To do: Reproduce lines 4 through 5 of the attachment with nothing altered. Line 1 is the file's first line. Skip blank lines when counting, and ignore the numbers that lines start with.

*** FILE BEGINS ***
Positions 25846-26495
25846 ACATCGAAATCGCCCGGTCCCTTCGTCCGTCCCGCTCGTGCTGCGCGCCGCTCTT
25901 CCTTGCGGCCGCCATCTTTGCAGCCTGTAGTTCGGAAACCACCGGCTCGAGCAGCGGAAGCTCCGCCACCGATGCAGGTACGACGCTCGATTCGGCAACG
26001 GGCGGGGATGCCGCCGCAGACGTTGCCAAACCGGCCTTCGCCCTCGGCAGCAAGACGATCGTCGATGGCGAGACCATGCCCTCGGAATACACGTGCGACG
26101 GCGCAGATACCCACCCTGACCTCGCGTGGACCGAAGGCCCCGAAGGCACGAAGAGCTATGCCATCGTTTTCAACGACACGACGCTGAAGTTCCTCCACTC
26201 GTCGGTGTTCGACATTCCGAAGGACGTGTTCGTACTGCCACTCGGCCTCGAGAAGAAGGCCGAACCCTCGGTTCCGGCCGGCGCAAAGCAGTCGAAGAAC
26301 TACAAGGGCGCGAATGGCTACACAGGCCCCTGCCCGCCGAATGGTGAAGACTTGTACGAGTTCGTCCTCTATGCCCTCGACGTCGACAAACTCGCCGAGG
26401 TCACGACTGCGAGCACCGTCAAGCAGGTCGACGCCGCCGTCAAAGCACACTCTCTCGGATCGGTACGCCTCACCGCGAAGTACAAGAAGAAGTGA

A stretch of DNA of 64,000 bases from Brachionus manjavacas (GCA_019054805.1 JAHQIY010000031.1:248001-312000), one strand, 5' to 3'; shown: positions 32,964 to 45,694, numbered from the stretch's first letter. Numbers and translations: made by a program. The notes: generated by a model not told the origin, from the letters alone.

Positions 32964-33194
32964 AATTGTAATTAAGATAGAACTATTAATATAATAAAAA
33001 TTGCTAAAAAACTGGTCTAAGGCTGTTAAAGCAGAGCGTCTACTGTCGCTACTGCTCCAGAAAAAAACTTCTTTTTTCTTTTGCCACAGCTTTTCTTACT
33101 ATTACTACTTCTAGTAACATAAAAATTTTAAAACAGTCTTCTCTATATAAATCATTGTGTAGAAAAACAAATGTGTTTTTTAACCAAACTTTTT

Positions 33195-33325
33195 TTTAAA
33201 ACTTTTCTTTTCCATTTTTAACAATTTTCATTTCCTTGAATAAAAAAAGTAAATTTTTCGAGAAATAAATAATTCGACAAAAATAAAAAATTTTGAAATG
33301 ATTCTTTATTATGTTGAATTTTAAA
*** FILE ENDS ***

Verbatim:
26001 GGCGGGGATGCCGCCGCAGACGTTGCCAAACCGGCCTTCGCCCTCGGCAGCAAGACGATCGTCGATGGCGAGACCATGCCCTCGGAATACACGTGCGACG
26101 GCGCAGATACCCACCCTGACCTCGCGTGGACCGAAGGCCCCGAAGGCACGAAGAGCTATGCCATCGTTTTCAACGACACGACGCTGAAGTTCCTCCACTC